El Al Charged by Woman With Sexism and Discrimination in Seat Switching Situation
E l Al Israel Airlines Limited is being charged with discrimination and sexism because a grandmother — who is 81 years of age — was asked to change to a “better seat” when an ultra-Orthodox Jewish man did not want to sit next to her aboard an airplane operating as El Al Flight 028 from Newark to Tel Aviv back in December of 2015.
The “better seat” turned out to be at the end of a row of three seats in which two of the seats were occupied by other women; and Rabinowitz — who was married to two rabbis in her lifetime — felt further insulted because the member of the flight crew who asked her to move had allegedly attempted to mislead her.
Sexism and Discrimination in Seat Switching Situation?
With the assistance of the Israel Religious Action Center — which is the liberal public and legal advocacy arm of the Reform Movement in Israel which had spent two years searching for a test case on switching seats based on religious beliefs and gender — Renee Rabinowitz will be the plaintiff in a lawsuit against the airline, according to this article written by Isabel Kershner of The New York Times.
The attorney for the advocacy group demanded 50,000 Israeli shekels — or approximately $13,000.00 — in compensation for Rabinowitz, arguing that a request not to be seated next to a woman was by nature degrading, as it differed from other requests to move — to sit near a relative or a friend as one of many examples.
The airline countered with an offer of a discount worth $200.00 on the next flight operated by El Al, insisting that there was no gender discrimination on El Al flights; that the flight attendant had made it clear to Renee Rabinowitz that she was in no way obligated to move; and that she had changed seats without argument.
Rabinowitz — who was raised as an Orthodox Jewish woman and is now a retired lawyer living in Jerusalem — is not sorry to be taking part in the advocacy battle, according to this article written by Jessica Steinberg of The Times of Israel. In fact, she sees it as a chance “to do some good.”
“I’m not a confrontational kind of person,” said Rabinowitz, who is a survivor of the Holocaust and whose family fled the occupation of the Nazis in 1941. “I think there are just times when I see something that’s problematic and if I can do something I’ll say, yup, I’m doing it.”
Should Airlines Consider Religious Beliefs in How Seats Are Assigned?
This issue of seating based on religious beliefs and gender is unfortunately not new and has indeed been problematic, as a number of flights from New York to Israel within the past two years have been delayed when ultra-Orthodox Jewish men have refused to sit next to women, according to this article written by Michael Paulson of The New York Times, who wrote that “some ultra-Orthodox travelers have tried to avoid mixed-sex seating for years. But now the ultra-Orthodox Jewish population is growing rapidly because of high birthrates. Ultra-Orthodox men and their families now make up a larger share of airline travelers to Israel and other locations, giving them more economic clout with airlines, and they are making their views more widely known in response to what they see as the sexualization of society.”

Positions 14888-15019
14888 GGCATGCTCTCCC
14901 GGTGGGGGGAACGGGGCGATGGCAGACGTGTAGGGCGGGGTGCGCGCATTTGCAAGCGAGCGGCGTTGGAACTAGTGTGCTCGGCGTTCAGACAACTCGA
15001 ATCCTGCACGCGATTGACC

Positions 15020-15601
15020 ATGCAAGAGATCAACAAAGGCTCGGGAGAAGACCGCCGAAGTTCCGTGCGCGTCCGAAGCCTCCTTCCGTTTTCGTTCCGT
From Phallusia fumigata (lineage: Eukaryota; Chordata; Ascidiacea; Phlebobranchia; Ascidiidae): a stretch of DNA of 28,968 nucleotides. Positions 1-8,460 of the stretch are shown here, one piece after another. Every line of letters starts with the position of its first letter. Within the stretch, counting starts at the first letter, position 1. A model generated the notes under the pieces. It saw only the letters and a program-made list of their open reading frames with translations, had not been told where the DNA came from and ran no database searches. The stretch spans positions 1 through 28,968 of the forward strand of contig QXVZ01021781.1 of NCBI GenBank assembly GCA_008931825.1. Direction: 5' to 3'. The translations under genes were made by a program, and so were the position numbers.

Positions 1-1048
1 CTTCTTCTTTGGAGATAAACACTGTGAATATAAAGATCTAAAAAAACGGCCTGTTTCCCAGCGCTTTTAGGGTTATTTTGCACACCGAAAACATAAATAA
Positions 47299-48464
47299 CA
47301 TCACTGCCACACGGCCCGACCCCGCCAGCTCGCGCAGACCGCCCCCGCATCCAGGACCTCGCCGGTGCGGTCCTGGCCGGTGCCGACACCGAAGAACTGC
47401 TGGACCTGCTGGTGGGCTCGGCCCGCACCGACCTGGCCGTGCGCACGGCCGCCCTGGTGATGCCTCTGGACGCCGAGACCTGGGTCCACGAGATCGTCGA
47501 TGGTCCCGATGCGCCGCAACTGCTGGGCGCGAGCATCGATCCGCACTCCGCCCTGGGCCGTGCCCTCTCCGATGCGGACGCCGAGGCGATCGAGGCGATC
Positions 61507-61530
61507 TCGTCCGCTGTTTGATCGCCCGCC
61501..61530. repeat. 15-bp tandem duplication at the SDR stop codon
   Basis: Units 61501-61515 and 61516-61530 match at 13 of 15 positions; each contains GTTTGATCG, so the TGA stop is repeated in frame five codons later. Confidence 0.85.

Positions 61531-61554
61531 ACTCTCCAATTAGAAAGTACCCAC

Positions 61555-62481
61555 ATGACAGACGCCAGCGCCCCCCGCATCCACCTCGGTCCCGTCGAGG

One example is when several ultra-Orthodox Jewish men reportedly refused to sit in their assigned seats because those seats were located next to seats in which women sat aboard an airplane operated by Delta Air Lines as flight 468 on Saturday, December 20, 2014 from John F. Kennedy International Airport in New York to Ben Gurion Airport in Tel Aviv — with the commotion resulting in a delay of the departure of the flight by approximately 30 minutes.
It is important to note that there are different denominations, beliefs and movements of Orthodox Judaism; and that not all ultra-Orthodox Jewish men believe similarly in what can be considered an extreme measure pertaining to seat assignments aboard airplanes. In response to this article which I first wrote on this topic back on Tuesday, December 30, 2014, Daniel Eleff of Dans Deals posted this comment that “I’ve never had an issue with my seatmate and these stories horrify me. Unless you’re obese there’s no reason you should have to touch the person sitting next to you. And if you are obese-you should be buying 2 tickets or sitting in the pointy nose section of the plane.”
As to whether or not airlines consider religious beliefs in how seats are assigned, I am wondering if airlines should not include a specific question pertaining to special seating — that is, if a comment section for custom requests is not already included — during the booking process to prevent situations similar to the aforementioned ones from occurring.
People who plan on being passengers aboard a commercial airplane should expect to have to compromise and respect fellow passengers and not have an obnoxious attitude of DYKWIA — or Do You Know Who I Am — but unfortunately, compromise, respect and civility is not guaranteed to be reciprocal; and therein lies the problem.
…but invoking religious beliefs on fellow passengers — especially when they are not even of the same religion — is unacceptable and exacerbates the problems of being a passenger aboard an airplane, in my opinion. Religious passengers do not have the authority to attempt to require other people to conform to what they believe — no matter how strongly or devoutly are their beliefs.
I believe that it is more important to keep an open mind and be respectful and considerate to other people around you — whether it is you or someone else engaging in their religious beliefs. Tolerance is one of the important keys towards a pleasant flight.